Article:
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Saturday, July 18 • 4:00pm - 10:00pm
New interfaces for teaching with NEST: hands-on with the NEST Desktop GUI and NESTML code generation

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Charl Linssen, Sebastian Spreizer, Renato Duarte 

T1: NEST is established community software for the simulation of spiking neuronal network models capturing the full detail of biological network structures [1]. The simulator runs efficiently on a range of architectures from laptops to supercomputers [2]. Many peer-reviewed neuroscientific studies have used NEST as a simulation tool over the past 20 years. More recently, it has become a reference code for research on neuromorphic hardware systems [3].
This tutorial provides hands-on experience with recent improvements of NEST. In the past, starting out with NEST could be challenging for computational neuroscientists, as models and simulations had to be programmed using SLI, C++ or Python. NEST Desktop changes this: It is an entirely graphical approach to the construction and simulation of neuronal network models. It runs installation-free in the browser and has proven its value in several university courses. This opens the domain of NEST to the teaching of neuroscience for students with little programming experience.
NESTML complements this new interface by enhancing the development process of neuron and synapse models. Advanced researchers often want to study specific features not provided by models already available in NEST. Instead of having to turn to C++, using NESTML they can write down differential equations and necessary state transitions in the mathematical notation they are used to. These descriptions are then automatically processed to generate machine-optimised code.
After a quick overview of the current status of NEST and upcoming new functionality, the tutorial works through a concrete example [4] to show how the combination of NEST Desktop and NESTML can be used in the modern workflow of a computational neuroscientist.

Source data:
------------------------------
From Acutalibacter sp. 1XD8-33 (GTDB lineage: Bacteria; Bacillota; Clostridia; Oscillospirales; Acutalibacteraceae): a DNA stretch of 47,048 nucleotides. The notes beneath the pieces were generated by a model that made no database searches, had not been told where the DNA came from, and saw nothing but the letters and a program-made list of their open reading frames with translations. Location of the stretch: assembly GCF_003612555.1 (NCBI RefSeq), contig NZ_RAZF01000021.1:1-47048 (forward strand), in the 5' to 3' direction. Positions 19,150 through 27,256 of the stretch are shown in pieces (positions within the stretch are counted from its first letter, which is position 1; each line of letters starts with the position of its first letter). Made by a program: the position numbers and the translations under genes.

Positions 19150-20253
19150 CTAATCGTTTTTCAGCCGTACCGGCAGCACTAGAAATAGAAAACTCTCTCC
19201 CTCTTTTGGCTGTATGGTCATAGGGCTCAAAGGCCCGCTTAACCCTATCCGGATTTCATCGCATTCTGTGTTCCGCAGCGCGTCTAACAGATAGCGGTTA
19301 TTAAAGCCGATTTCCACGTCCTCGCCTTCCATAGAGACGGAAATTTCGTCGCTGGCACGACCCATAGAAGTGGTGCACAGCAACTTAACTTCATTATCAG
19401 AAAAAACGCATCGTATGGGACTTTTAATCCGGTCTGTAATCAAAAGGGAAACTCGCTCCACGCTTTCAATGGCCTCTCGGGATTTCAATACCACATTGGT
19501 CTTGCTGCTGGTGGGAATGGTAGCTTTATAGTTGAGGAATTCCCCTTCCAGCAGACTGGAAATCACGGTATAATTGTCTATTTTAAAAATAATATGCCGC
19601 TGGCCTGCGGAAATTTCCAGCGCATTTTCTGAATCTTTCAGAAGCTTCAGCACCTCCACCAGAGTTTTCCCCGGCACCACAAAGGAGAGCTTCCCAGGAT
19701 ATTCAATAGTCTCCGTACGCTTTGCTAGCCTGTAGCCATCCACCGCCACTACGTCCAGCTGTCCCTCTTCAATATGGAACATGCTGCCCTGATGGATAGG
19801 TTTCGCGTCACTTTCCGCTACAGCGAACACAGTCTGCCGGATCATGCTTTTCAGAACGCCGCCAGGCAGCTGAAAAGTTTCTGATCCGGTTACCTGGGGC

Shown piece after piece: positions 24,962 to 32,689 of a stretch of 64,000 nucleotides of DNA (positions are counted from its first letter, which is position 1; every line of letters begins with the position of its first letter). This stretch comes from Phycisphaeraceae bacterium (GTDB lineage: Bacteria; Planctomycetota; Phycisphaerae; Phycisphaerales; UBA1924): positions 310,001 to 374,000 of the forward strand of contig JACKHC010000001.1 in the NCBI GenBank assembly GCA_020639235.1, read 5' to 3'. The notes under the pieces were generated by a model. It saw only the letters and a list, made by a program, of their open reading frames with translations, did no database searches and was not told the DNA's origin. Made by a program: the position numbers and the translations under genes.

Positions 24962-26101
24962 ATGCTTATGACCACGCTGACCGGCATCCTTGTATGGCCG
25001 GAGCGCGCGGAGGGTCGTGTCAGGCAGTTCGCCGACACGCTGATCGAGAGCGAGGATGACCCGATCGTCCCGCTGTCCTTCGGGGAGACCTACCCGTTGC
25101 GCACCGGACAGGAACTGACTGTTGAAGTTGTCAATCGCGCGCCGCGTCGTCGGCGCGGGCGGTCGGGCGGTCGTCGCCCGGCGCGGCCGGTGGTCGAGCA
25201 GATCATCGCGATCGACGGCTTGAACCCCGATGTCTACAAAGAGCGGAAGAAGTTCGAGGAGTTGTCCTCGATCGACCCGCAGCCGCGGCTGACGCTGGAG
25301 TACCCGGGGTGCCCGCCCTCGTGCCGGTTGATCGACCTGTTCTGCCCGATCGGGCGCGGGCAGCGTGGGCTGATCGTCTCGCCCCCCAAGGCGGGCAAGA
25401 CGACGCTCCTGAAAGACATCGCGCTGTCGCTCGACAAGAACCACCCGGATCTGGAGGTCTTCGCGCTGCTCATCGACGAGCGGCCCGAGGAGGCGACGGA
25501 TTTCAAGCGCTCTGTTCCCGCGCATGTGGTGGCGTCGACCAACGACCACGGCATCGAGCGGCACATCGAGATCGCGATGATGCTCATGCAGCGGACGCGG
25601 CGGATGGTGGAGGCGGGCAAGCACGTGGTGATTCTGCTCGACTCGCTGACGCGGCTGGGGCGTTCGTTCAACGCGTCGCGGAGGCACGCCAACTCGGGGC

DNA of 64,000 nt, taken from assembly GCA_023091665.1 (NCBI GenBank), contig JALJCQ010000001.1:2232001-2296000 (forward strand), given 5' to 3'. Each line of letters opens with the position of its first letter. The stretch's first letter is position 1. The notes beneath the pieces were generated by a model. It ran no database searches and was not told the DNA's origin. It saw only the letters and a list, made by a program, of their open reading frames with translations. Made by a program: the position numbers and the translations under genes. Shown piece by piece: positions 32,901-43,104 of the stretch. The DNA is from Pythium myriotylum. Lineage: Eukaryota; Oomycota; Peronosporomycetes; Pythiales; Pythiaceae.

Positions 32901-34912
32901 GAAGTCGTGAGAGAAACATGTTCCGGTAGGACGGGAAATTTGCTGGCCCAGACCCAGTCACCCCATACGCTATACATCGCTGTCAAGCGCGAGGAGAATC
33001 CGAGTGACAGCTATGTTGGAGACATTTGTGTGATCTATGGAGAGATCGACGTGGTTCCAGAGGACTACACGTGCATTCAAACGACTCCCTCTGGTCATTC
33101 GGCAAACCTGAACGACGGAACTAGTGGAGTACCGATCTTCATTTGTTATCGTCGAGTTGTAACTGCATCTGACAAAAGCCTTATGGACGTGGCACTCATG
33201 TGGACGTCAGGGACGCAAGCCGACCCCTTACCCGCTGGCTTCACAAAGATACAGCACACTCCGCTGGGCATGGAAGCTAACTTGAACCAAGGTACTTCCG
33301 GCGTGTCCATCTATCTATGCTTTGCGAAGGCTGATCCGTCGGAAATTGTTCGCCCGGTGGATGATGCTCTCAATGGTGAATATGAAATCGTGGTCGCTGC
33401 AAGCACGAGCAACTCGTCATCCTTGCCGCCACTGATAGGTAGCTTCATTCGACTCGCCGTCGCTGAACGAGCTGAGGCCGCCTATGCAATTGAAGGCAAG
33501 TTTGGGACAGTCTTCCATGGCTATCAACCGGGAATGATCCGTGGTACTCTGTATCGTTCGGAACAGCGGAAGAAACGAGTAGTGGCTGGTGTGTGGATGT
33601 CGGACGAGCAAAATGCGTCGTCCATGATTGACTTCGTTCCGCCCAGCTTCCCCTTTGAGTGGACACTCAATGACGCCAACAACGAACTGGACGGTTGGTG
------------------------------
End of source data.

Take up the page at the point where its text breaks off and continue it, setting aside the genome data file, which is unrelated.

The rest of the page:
Tutorial Website​​​

Video stream link

The tutorial session will take place at the following link:
https://rwth.zoom.us/j/92601423152?pwd=QkpKRWNuQy9TVTJjODlsVVp0NUEwZz09
Meeting-ID: 926 0142 3152
Password: 6vp&Yh

For more instructions please see our tutorial website.

References
  1. Gewaltig M-O & Diesmann M (2007) NEST (Neural Simulation Tool) Scholarpedia 2(4):1430
  2. Jordan J., Ippen T., Helias M., Kitayama I., Sato M., Igarashi J., Diesmann M., Kunkel S. (2018) Extremely Scalable Spiking Neuronal Network Simulation Code: From Laptops to Exascale Computers. Frontiers in Neuroinformatics 12: 2
  3. Gutzen R., von Papen, M., Trensch G., Quaglio P. Grün S., Denker M. (2018) Reproducible Neural Network Simulations: Statistical Methods for Model Validation on the Level of Network Activity Data. Frontiers in Neuroinformatics 12 (90)
  4. Duarte R. & Morrison A. (2014). “Dynamic stability of sequential stimulus representations in adapting neuronal networks”, Front. Comput. Neurosci.

Speakers
avatar for Sebastian Spreizer

Sebastian Spreizer

PhD, University of Trier
avatar for Charl Linssen

Charl Linssen

JARA-Institute, Jülich, Germany
avatar for Renato Duarte

Renato Duarte

Postdoctoral Researcher, Institute of Neuroscience and Medicine (INM-6) and Institute for Advanced Simulation (IAS-6), Jülich Research Center


Saturday July 18, 2020 4:00pm - 10:00pm CEST
Link (T1)